Environmental marketing claims often present something of a Catch-22—companies that are doing actual good for the environment deserve to reap the benefits of their efforts, and consumers deserve to know, while at the same time, heightened scrutiny from the Federal Trade Commission (FTC), the National Advertising Division (NAD), state regulators and the plaintiffs’ bar have made such claims increasingly risky.Continue Reading How to Succeed in Environmental Marketing Claims
Owlet Baby Care, Inc. advertised its “Smart Sock” baby monitor with prominent claims that the monitor offers parents “peace of mind,” and promises that babies will “be ok.” The ad message is qualified by disclaimers that the monitors are not medical devices and cannot be used to prevent or treat health conditions. The National Advertising Division (part of the Council of the Better Business Bureau), however, recently declared these disclaimers insufficient. The NAD was concerned that the advertising could be interpreted as saying the monitor could prevent SIDS or other illnesses.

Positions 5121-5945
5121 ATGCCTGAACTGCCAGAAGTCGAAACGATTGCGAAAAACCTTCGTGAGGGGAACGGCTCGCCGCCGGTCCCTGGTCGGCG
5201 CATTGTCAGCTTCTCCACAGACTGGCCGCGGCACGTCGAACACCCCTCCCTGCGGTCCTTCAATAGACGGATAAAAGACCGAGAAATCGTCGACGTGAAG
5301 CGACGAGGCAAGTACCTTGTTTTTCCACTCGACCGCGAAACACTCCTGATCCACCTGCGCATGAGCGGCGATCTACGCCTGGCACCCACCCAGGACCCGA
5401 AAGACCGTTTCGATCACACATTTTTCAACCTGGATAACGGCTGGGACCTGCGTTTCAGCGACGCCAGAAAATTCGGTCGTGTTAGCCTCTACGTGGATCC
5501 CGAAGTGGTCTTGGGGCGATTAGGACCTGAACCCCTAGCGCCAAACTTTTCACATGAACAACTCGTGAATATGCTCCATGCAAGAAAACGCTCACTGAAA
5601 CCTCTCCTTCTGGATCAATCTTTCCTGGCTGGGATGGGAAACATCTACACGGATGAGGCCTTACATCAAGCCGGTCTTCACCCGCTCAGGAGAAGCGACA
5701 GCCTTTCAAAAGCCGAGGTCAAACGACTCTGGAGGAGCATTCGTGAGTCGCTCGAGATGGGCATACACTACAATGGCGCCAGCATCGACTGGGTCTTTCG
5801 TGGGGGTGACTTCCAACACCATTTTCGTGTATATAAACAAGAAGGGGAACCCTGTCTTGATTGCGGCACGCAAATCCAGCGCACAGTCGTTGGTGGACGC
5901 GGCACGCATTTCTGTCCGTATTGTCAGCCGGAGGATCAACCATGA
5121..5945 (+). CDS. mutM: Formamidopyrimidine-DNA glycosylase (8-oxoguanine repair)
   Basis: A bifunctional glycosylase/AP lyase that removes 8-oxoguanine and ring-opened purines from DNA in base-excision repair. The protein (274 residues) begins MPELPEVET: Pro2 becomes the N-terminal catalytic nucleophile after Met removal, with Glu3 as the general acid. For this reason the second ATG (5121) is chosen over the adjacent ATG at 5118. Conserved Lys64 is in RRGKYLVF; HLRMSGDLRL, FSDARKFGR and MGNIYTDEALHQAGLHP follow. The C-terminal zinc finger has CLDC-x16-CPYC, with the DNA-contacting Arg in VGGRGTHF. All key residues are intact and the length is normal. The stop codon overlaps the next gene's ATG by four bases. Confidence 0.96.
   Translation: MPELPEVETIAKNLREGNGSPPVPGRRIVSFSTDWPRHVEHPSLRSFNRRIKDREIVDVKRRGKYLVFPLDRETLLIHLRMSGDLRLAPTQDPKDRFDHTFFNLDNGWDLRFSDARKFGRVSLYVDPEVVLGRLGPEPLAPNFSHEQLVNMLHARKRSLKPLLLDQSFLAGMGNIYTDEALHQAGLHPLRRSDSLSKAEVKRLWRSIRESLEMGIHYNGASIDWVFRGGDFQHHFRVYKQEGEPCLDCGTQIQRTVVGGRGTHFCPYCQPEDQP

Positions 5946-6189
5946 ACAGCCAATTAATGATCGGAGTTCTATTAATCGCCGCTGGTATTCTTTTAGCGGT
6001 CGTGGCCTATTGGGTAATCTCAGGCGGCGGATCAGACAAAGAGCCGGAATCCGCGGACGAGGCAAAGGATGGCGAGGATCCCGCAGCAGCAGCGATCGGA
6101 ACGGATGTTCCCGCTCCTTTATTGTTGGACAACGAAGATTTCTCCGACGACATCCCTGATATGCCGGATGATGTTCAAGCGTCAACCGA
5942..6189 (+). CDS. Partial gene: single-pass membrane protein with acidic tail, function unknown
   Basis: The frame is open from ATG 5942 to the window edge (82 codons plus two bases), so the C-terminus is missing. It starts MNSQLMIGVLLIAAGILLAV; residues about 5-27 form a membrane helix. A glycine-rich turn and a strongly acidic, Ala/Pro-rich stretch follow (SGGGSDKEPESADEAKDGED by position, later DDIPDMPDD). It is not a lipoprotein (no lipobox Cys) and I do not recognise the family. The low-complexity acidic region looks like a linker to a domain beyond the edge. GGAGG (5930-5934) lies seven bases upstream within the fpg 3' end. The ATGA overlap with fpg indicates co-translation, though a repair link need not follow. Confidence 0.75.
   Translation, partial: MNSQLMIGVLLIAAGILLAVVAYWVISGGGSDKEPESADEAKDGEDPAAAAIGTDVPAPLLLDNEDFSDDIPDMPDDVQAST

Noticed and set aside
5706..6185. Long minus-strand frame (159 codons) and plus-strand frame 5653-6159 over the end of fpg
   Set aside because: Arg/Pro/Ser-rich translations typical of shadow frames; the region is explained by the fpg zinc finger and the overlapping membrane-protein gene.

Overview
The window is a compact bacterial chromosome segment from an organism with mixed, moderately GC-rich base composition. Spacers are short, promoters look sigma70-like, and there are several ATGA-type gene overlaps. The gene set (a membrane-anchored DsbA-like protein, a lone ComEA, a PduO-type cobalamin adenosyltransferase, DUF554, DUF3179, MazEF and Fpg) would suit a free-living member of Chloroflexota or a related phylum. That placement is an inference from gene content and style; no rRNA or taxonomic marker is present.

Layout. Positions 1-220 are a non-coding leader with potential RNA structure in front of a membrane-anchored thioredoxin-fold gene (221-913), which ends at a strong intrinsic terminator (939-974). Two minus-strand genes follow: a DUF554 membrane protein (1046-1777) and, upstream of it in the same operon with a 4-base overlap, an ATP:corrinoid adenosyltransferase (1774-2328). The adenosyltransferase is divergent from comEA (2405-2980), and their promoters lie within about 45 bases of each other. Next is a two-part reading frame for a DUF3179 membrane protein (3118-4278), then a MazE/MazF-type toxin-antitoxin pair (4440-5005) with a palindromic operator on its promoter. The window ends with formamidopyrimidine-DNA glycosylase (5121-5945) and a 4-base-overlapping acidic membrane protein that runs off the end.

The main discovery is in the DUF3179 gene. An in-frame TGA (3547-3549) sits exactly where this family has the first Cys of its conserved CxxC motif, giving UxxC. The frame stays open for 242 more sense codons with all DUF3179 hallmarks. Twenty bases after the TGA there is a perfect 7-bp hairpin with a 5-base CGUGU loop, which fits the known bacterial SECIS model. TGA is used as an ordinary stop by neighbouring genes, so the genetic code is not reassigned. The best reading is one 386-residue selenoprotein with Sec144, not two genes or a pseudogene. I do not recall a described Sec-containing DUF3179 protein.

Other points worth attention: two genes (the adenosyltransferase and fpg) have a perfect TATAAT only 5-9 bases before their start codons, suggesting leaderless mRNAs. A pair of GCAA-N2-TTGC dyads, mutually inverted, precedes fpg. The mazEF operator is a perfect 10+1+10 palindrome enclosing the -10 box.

Continue Reading NAD Recommends Improvements to Baby Monitor Performance Disclosures